"So Far Away is the moving story of three very different women whose lives improbably intersect. Meg Mitchell Moore effortlessly moves among a teenage cyber-bullying victim, a mother who longs for her lost daughter, and a 1920s Irish domestic with a shocking secret. The result is a powerful page-turner about love, loss, motherhood, and friendship."
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Product Details

  • ISBN-13: 9780316097697
  • Publisher: Little, Brown and Company
  • Publication date: 5/29/2012
  • Pages: 336
  • Product dimensions: 6.20 (w) x 9.30 (h) x 0.90 (d)

Meet the Author

Meg Mitchell Moore is the author of The Arrivals. She worked for several years as a journalist and her articles have been published in a wide variety of business and consumer magazines. She received a master's degree in English literature from New York University. She lives in Massachusetts with her husband and their three children.
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Customer Reviews

Average Rating 4
( 11 )
Rating Distribution

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Sort by: Showing all of 11 Customer Reviews
  • Posted June 23, 2012

    more from this reviewer

    I Also Recommend:

    I couldn’t put this book down. I read for three straight d

    I couldn’t put this book down. I read for three straight days, something I haven't managed to do in a very, VERY long time. Meg Mitchell Moore's So Fra Away has three main characters, a lonely older woman working in a library archive, a teenager who goes to the archive with hopes of figuring out her family tree, and the narrator of a 1925 journal that the teenager finds in her basement. Moore weaves together three seemingly disparate stories: cyber bullying, a mother whose daughter went missing almost twenty years ago, and the haunting regrets of a young Irish immigrant, and creates a layered novel full of tension and insight and beauty. A stellar second novel (Moore’s first novel is moving family drama The Arrivals) by an incredibly talented author. I can’t wait for her third!

    4 out of 4 people found this review helpful.

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  • Posted June 19, 2012

    more from this reviewer

    I couldn't put it down!

    Natalie Gallagher is a thirteen-year-old girl whose life seems to be falling apart. Her dad packed up his things and left, her mom can barely drag herself out of bed, and her onetime bff, Hannah Morgan, is now part of a group of kids who is cyber bulling her. When her English teacher assigns a project, Natalie decides to put her all into researching her family tree in hopes of standing out in a positive way.

    Kathleen Lynch works with the archives for Massachusetts. A widow who is haunted by her past, wishing she’d done things differently with her ‘missing’ daughter. Research for Natalie’s family tree is what brings the two together. Kathleen can’t help but see similarities between her estranged daughter Susannah and Natalie—but maybe she can save Natalie.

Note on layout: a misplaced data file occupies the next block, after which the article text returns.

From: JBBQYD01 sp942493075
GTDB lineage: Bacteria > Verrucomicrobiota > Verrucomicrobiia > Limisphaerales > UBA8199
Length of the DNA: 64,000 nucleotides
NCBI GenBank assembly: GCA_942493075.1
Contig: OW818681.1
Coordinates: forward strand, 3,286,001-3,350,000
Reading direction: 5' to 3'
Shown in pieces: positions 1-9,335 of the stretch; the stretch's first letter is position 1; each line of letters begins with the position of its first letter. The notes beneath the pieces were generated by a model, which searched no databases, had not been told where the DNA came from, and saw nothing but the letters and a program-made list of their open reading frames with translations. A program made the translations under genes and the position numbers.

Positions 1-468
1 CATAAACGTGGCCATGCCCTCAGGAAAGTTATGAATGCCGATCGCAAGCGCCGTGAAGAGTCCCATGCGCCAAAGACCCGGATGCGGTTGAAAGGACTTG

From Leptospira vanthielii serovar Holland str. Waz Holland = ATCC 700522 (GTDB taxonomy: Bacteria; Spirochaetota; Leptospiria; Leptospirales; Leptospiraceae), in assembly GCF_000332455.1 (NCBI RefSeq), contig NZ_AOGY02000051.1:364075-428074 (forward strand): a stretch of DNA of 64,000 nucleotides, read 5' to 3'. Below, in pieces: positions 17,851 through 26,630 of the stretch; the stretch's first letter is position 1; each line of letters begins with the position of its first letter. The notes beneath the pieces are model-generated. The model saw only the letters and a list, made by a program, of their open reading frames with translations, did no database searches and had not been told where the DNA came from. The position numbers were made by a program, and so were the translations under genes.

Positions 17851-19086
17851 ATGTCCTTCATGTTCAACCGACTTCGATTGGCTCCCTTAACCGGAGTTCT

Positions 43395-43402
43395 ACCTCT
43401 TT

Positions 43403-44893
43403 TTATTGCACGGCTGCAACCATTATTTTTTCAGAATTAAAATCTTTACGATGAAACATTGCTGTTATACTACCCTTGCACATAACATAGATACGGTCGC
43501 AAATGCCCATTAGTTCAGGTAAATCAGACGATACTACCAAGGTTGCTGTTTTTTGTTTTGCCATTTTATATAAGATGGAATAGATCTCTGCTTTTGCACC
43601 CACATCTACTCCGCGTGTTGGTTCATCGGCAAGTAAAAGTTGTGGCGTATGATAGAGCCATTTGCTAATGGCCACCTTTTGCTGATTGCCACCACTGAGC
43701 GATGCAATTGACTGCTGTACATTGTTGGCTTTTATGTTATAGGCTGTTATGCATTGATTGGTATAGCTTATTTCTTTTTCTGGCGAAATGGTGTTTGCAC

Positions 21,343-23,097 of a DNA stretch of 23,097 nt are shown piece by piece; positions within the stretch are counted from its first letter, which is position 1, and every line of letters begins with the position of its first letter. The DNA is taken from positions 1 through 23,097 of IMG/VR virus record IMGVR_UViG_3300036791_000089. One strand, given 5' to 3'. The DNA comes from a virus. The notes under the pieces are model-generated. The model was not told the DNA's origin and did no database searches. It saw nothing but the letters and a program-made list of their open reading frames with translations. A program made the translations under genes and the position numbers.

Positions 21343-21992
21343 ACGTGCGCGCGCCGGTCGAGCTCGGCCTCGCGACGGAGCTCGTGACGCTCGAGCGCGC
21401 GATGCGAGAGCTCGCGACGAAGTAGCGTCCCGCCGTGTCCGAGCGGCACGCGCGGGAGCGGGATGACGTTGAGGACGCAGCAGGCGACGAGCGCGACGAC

In a search for answers, Natalie comes across an old journal of an Irish immigrant named, Bridgette. Bridgette's story seems so different than Kathleen and Natalie's. Bridgette works as a house keeper/nanny for a wealthy family in the 1920's. Yet it is her story that teaches Natalie and Kathleen timeless life lessons.

    Personally, I had no idea how all these different stories could possible come together, but let me just say wow. Just wow. Moore did an amazing job of tying everything together. I knew So Far Away was a book about cyber bulling, but the story is so much more than that.

    I had so much compassion for Natalie and I felt so awful for her. Her parents did nothing but frustrate me, especially her mother. Not only was I frustrated by her parents I could also appreciate there was much more to their story than Natalie was aware of.

    I think one of my favorite storylines was Neil; he was so under my radar through most of the novel. His character had a slow build. I really enjoy his personality and his relationship with Kathleen. I was very surprised at the end. I was literally cooking at the stove with the book in my hand! I didn’t want to stop reading!

    I was hooked from the very beginning. I wanted to know the story behind Susannah. I wanted to know all about Natalie and I wanted Natalie to be ok. I wanted Kathleen to be fulfilled and I just couldn’t put the book down. So Far Away is being added to my list of favorite books of the year!

    3 out of 3 people found this review helpful.

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  • Posted June 1, 2012

    more from this reviewer

    A Lilac Wolf and Stuff Review

    I'm officially a fan of Meg Mitchell Moore. She weaves tales that put you on the emotional roller coaster with her vivid characters.

    There are lots of people in this story, but only two main characters whose perspectives we get. As the synopsis states, Nat is a very sad character, getting bullied (not just cyber) while her parents are going through a divorce. Kathleen has been a widower for many years. Her young adult daughter has been missing for a few years, since she ran away. Kathleen is a very sad character as well. She really wants to help Natalie; to have a second chance to do the right thing.

    The cyber aspect makes bullying so much worse than when we were kids. I could have screamed when her mother found out about it and her solution? Taking Nat's phone and computer away. Way to punish the victim, MOM!